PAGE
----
* As for the return to Madison, Drager said, “It was important for us to schedule a race in the Menards market. Last year, we did not have a race in either Minnesota or Wisconsin and this year, we decided to go back. We are definitely looking forward to racing again at Madison and the upper Midwest.”

* The annual awards banquet takes place Dec. 12 in Indianapolis.

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Ecclestone has ‘no doubts’ Monza will remain on F1 calendar

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MILAN (AP) Formula One boss Bernie Ecclestone is confident the Italian Grand Prix in Monza can find the needed cash to stay on the calendar.

Ecclestone tells the Gazzetta dello Sport, “We will find the right solution – I no longer have doubts – to provide a future for the Italian GP.”

No circuit has hosted more F1 racing than Monza, but officials at the track outside Milan have had trouble producing the estimated 25 million euros ($26.6 million) per year that Ecclestone seeks to keep the race in place after the current contract expires next year.

Ecclstone says, “Things have been cleared up and there is only one go between, (Angelo) Sticchi Damiani, the president of the Italian Automobile Club.”

The Italian GP next year is scheduled for Sept. 4.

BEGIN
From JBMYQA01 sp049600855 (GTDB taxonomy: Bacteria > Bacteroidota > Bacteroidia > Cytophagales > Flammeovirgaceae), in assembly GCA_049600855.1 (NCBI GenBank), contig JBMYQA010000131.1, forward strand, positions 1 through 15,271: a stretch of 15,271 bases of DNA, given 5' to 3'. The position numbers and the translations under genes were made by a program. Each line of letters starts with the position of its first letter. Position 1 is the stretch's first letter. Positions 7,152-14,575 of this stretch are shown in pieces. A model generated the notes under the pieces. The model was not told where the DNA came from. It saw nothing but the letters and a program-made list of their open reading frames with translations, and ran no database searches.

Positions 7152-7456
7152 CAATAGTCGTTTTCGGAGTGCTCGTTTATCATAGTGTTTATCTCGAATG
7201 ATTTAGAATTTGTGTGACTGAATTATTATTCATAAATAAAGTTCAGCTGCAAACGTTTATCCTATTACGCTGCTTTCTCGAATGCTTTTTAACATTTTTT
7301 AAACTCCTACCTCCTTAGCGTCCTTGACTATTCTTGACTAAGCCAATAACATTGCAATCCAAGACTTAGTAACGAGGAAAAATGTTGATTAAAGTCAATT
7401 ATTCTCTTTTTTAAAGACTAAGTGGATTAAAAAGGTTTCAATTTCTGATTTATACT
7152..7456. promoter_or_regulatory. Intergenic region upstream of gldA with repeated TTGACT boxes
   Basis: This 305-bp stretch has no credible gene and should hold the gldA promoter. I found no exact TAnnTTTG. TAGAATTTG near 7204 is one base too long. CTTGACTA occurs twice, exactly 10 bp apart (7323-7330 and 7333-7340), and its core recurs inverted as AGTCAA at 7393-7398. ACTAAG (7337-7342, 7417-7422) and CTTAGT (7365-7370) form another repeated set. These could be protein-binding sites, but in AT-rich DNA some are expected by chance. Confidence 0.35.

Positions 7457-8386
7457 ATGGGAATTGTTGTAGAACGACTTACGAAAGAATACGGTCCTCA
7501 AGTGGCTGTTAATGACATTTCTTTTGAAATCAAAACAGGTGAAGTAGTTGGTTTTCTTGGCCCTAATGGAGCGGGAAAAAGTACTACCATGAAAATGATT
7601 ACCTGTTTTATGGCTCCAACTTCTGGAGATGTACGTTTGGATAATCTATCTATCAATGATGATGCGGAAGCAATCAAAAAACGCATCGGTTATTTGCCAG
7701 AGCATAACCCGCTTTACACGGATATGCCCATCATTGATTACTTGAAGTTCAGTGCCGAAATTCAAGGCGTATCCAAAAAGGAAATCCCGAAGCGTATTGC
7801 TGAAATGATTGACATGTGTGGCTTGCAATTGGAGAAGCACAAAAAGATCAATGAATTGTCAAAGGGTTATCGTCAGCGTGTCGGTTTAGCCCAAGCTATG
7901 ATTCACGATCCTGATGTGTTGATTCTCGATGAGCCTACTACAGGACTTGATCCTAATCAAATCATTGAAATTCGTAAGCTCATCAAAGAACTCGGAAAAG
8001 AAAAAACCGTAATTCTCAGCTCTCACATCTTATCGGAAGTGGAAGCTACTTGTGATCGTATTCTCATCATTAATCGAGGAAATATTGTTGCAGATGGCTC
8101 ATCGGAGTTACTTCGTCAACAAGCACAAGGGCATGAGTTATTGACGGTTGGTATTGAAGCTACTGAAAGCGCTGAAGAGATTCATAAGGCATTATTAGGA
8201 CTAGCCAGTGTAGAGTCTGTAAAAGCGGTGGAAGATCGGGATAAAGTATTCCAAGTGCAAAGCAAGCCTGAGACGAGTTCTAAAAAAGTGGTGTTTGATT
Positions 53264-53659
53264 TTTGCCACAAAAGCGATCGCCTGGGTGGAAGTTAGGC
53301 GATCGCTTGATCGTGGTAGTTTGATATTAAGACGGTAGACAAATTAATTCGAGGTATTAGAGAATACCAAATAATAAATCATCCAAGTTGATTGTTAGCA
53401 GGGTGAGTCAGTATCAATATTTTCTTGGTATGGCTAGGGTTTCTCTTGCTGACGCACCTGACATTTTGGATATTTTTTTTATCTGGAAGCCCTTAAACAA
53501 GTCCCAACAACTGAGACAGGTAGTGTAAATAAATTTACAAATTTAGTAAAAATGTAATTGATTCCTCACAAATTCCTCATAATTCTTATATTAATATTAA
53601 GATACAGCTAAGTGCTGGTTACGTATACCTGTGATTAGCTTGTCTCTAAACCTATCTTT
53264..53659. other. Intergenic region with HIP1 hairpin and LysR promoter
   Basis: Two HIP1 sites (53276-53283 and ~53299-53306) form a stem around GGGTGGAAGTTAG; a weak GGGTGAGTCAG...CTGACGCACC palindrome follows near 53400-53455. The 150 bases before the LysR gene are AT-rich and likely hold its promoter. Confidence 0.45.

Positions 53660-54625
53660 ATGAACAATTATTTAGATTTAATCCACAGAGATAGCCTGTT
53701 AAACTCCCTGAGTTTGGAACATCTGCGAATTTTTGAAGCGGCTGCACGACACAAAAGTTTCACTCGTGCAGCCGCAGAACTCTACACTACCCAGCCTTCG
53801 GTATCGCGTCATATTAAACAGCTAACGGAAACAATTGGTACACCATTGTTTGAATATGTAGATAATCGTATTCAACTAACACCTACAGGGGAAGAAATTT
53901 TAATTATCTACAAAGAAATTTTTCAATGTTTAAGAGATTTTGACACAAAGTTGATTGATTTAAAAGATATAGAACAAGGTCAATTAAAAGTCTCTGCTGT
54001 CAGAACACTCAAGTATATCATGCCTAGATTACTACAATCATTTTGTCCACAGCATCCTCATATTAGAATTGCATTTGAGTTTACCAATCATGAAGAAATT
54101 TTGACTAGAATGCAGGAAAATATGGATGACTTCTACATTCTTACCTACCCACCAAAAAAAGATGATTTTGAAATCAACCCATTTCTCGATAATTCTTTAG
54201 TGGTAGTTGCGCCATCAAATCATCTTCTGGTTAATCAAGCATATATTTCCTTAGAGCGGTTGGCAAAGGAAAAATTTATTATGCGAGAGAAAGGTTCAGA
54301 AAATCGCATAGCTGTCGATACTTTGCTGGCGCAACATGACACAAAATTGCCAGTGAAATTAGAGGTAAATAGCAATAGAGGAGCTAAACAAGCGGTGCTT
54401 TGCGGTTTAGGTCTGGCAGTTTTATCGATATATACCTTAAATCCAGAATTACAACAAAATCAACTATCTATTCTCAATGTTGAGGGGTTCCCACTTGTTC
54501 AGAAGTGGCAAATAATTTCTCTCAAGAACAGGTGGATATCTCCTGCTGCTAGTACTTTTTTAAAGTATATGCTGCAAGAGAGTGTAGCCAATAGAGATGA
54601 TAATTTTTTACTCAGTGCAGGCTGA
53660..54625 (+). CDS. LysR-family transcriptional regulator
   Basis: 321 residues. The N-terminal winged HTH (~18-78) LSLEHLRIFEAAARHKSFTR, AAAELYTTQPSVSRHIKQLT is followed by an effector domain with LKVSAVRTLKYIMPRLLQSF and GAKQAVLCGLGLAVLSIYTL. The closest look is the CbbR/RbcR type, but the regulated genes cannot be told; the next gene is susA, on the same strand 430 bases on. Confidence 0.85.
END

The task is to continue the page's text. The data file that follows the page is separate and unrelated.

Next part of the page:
Alternative engine solution rejected by F1 Commission

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Plans to introduce a new alternative, cheaper engine into Formula 1 for 2017 – hypothetically a 2.2-liter V6 similar to what is seen in IndyCar – will at least temporarily go on the backburner.

The F1 Commission has rejected the so called “alternative engine solution,” where several companies submitted proposals to be that alternative supplier.

“The F1 Commission voted not to pursue this option at this stage — however, it may be reassessed after the Power Unit manufacturers have presented their proposal to the Strategy Group,” the FIA said on Wednesday.

“The parties involved have agreed on a course to address several key areas relating to Power Unit supply in Formula One,” the statement added.

Meanwhile the statement outlined four things the current manufacturers – Mercedes, Ferrari, Renault and Honda – would be tasked with improving on the current 1.6-liter formula:

Those are:

  • a guarantee of supply to teams
  • the need to reduce the engines’ cost
  • simplification of the specification
  • “improved noise”

Further meetings between the manufacturers and the governing body are scheduled, including one this weekend at the Abu Dhabi Grand Prix season finale.

As F1 heads into the final weekend of the season, political/paddock items such as Red Bull and Toro Rosso’s respective power unit futures, whether Renault’s takeover of Lotus will finally become official and what will happen with Manor’s team leadership stake – this marks Graeme Lowdon and John Booth’s final weekends although ex-McLaren man Dave Ryan has been hired as the team’s new racing director – are among the talking points.